Interesting times in Irish politics


Stephen Colbert

HISTORIC. The word is overused. But, in the case of the 2020 Irish General Election it is appropriate because longstanding rivals Fianna Fáil and Fine Gael along with the Green Party are in government together.

February’s ground-breaking General Election saw Sinn Féin win the most votes nationally which translated into 37 seats, an increase of 14 on the 2016.

Fianna Fáil despite losing six seats became the largest party in the Dáil by one seat while Fine Gael lost 15 seats and ended up third. The Green Party recorded their best ever election result, winning 12 seats.

Despite Sinn Fein’s ‘revolution in a ballot-box,’ they did not win an overall majority and were unable to build their preferred ‘coalition of the left.’ This impasse resulted in the unprecedented coalition of Fianna Fáil and Fine Gael with the Greens.

Long time coming
The election resulted in a stalemate leaving the Dáil deadlocked. During the election campaign both main parties rejected the idea of going into government with Sinn Féin. As neither could muster sufficient support to lead a government they were left with few alternatives other than coalescing with one another and a smaller party.

Born out of Ireland’s struggle for independence, Fianna Fáil or Fine Gael has led every Irish government since 1927 but never governed together. Until now.

“I believe civil war politics ended a long time ago in our country, but today civil war politics ends in our parliament,” former Taoiseach, Leo Varadkar, said.

That they are in government together many will feel creates a natural left-right split in Irish electoral politics. It also leaves Sinn Féin as the main opposition in the Dáil.

Despite condemning the coalition as an establishment stitch up, Sinn Féin know that they will be the main beneficiaries of it. Speaking to journalist Rodney Edwards for the Human Nature podcast, Sinn Féin leader Mary Lou McDonald stated that it is now inevitable that she will be Ireland’s first female Taoiseach.

Nudge and Nurture
Even before the 2020 election, the Civil War division between the two formerly dominant parties had effectively ceased to be the most important chasm in Irish politics. It began to fade in the 1980s with the emergence of the Progressive Democrat party, which was created to breach civil war politics. The Tallaght Strategy in 1987, which laid the foundations for the Celtic Tiger, through to the confidence-and-supply agreement from 2016, has seen the two parties inching closer together as their electoral dominance waned.

It is remarkable that when you look at the persistent similarity of both parties’ policies why it took so long for the Civil War divisions to finally end.

The collapse of the Celtic Tiger, and the economic crisis that followed, hastened the decline of the big two parties. Irish party politics has completely realigned as a result. The PDs have disbanded, the Labour Party—the party of James Connolly and Jim Larkin is now a minor player and could disappear altogether. Instead of the Civil War, the most important dividing line in party politics is now perceived as being between left- and right-wing parties. While some people will welcome this as a natural divide, by increasing public investment, prioritising spending over tax cuts, advancing a socially liberal agenda, Fine Gael—with the support of Fianna Fáil since 2016—has governed like a centre-left social democratic party. The new programme for government seems to be a continuation of the same political ethos.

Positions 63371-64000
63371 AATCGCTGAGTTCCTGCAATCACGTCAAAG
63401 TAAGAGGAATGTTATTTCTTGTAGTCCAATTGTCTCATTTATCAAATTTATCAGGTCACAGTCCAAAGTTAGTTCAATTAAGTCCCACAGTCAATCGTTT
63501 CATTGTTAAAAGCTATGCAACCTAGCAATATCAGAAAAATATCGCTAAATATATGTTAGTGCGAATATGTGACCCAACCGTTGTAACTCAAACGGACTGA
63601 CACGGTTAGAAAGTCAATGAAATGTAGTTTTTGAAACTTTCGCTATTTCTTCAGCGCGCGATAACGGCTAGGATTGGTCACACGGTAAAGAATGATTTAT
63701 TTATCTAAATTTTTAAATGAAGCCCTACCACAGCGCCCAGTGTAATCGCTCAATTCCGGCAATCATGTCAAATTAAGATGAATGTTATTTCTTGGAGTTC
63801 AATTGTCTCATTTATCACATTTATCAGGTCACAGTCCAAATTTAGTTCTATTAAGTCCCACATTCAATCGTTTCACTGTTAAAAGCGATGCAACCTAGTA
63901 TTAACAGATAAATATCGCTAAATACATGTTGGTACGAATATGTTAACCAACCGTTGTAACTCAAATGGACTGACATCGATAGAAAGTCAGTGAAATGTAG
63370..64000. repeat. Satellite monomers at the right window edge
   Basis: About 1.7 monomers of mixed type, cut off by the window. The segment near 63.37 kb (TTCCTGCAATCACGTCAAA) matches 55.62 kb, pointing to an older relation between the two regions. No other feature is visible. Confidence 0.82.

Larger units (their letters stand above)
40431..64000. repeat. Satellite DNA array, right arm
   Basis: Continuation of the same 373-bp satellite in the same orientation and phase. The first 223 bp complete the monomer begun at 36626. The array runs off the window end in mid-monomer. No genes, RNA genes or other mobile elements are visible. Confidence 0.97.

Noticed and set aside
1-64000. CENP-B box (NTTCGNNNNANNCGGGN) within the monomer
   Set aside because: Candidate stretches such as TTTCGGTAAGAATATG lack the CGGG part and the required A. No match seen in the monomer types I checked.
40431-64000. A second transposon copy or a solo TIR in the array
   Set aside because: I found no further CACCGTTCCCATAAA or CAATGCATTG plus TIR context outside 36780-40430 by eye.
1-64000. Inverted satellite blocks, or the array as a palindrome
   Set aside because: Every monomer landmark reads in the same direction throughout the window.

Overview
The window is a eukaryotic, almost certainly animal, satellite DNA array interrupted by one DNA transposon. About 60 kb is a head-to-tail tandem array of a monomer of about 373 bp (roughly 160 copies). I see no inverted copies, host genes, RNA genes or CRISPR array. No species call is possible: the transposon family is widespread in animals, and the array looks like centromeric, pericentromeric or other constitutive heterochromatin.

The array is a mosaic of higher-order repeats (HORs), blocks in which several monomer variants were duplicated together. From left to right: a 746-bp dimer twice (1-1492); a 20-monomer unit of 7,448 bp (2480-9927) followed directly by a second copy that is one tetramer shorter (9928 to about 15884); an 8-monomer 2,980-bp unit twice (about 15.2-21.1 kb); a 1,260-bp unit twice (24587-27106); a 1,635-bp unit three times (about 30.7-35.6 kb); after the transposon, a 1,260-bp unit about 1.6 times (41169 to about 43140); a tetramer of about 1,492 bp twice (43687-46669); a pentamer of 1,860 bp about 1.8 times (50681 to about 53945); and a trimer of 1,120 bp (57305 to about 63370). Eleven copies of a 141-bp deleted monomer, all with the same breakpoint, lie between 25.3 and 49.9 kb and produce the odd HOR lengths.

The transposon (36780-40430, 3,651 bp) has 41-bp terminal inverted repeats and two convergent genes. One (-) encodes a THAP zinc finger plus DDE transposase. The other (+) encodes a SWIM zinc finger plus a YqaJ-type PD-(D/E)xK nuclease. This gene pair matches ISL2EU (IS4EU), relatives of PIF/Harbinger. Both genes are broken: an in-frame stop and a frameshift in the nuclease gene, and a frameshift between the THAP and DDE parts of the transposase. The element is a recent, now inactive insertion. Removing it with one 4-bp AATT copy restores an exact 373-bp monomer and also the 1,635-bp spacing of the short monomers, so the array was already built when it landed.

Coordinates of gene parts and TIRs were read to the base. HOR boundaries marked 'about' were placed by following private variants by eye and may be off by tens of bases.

The three parties voted by large majorities to enter government. The deal, after several weeks of tortuous negotiations is high on aspirations but low on detail: Fianna Fáil leader Micheál Martin (above) will serve as Taoiseach until December 2022 when it will then revert to Leo Varadkar. It will be the first time a coalition will share the role of Taoiseach.

How well the two parties will work together in the midst of the global pandemic that finds Ireland heading towards another recession is anybody’s guess. The combination of Covid-19, a no-deal Brexit, a poor health service and a stubborn housing and homeless problem are challenges that would undermine even the strongest unitary government.

How will the public finances will be fixed after Covid-19? The programme for government parks this for now but makes a commitment to announce a plan in Budget 2021.

The Green influence is apparent too, such as the pledge to ban the sale of petrol and diesel cars from 2030. Additionally, 10 per cent of the transport capital budget will be used for cycling projects alongside a further 10 per cent for pedestrian infrastructure.

On housing—which was the stick that the opposition used so effectively to beat the last government with—there is a commitment to ensure the supply of housing increases to 35,000 homes annually and to increase the stock of social homes by 50,000 over five years.

Coalition between Fianna Fáil and Fine Gael is a risky venture. The rise of Sinn Féin has spooked the main parties. While Fine Gael and Fianna Fail refused to form a coalition with it because of its historical links to the IRA, they also worry that leaving it alone in the opposition will enable it to become more popular, at their expense.

The coalition between Fianna Fáil and Fine Gael is an important development in Irish politics. It could signal the end of Fianna Fail and Fine Gael as majority governing parties. If this trend continues then the next logical stage will be a government without either of them. Should that arise after the next election in 2025, then Sinn Fein will become the governing party in Ireland. A real possibility.

Stephen Colbert is a communications lecturer at New College in Lanarkshire, a runner, musician, political animal and father of one